French Prime Minister Manuel Valls was to meet student and youth leaders on Monday to discuss proposed labour reforms that sparked public demonstrations and nocturnal protest movements in several cities.
The labor bill seeks to introduce new flexibility in areas such as hiring and firing, working time and industrial tribunal payouts, as part of reforms designed to make good on promises by President Francois Hollande to bring down an unemployment rate that has failed to drop below 10 percent.
Ahead of Monday’s talks with Prime Minister Manuel Valls at his office, the government pointed out that it would consider calls by students’ union UNEF to increase financial support and paid training programs for young jobseekers.
A sixth day of public demonstrators on Saturday saw numbers dwindle from their March 31 peak, but clashes broke out between police and masked youths on the sidelines of processions and an all-night protest gathering in Paris.
Police made eight arrests on Saturday night after about 300 demonstrators went on a rampage across the capital, attacking a police building, damaging cars and vandalising bank offices.
In response to the protests, lawmakers have already watered down the bill, notably by changing an initially proposed cap on industrial tribunal payouts to a non-binding guideline, and requiring small businesses to involve unions in any deals negotiated locally with staff representatives.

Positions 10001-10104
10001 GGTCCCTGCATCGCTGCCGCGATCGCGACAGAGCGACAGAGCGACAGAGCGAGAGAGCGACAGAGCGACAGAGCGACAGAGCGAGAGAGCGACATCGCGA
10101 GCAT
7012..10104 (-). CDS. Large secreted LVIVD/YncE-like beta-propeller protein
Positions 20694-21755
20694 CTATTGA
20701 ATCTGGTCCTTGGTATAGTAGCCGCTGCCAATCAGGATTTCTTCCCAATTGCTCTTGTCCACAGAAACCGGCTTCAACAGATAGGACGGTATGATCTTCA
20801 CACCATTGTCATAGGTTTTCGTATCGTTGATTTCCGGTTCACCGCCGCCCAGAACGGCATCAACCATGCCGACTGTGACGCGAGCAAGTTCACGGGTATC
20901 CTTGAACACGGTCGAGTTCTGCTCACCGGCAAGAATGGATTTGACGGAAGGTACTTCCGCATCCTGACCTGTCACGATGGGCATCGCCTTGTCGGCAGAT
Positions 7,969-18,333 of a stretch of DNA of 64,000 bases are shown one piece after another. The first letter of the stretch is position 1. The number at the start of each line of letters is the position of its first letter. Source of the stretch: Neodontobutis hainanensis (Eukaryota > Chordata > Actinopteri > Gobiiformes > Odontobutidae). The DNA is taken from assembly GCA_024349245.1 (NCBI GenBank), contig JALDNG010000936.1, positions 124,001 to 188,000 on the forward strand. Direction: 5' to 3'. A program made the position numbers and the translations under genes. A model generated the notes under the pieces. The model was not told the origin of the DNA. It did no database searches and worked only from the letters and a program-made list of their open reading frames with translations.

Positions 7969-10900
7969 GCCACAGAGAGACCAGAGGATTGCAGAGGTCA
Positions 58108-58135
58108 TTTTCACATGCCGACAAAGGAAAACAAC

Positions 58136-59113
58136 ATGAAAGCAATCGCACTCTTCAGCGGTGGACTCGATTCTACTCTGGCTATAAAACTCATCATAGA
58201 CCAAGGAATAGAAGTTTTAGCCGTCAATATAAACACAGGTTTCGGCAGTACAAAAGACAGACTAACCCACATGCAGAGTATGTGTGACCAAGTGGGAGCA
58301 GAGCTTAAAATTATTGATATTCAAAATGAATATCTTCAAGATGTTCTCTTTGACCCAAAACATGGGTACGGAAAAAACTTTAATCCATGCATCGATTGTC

The "Nuit Debout" (which roughly translates as "Rise Up at Night”) movement has drawn thousands of young mainly left-wing voters keen to vent their frustration with the Socialist government of Hollande, the least popular serving president in modern French history.
The main pro-business organisation in France, Medef, voiced dissatisfaction at the concessions.
"The competitiveness of small businesses has been forgotten," Medef head Pierre Gattaz said.
"We're a long way from the original ambition to simplify the labour law - this version is a monument to complexity."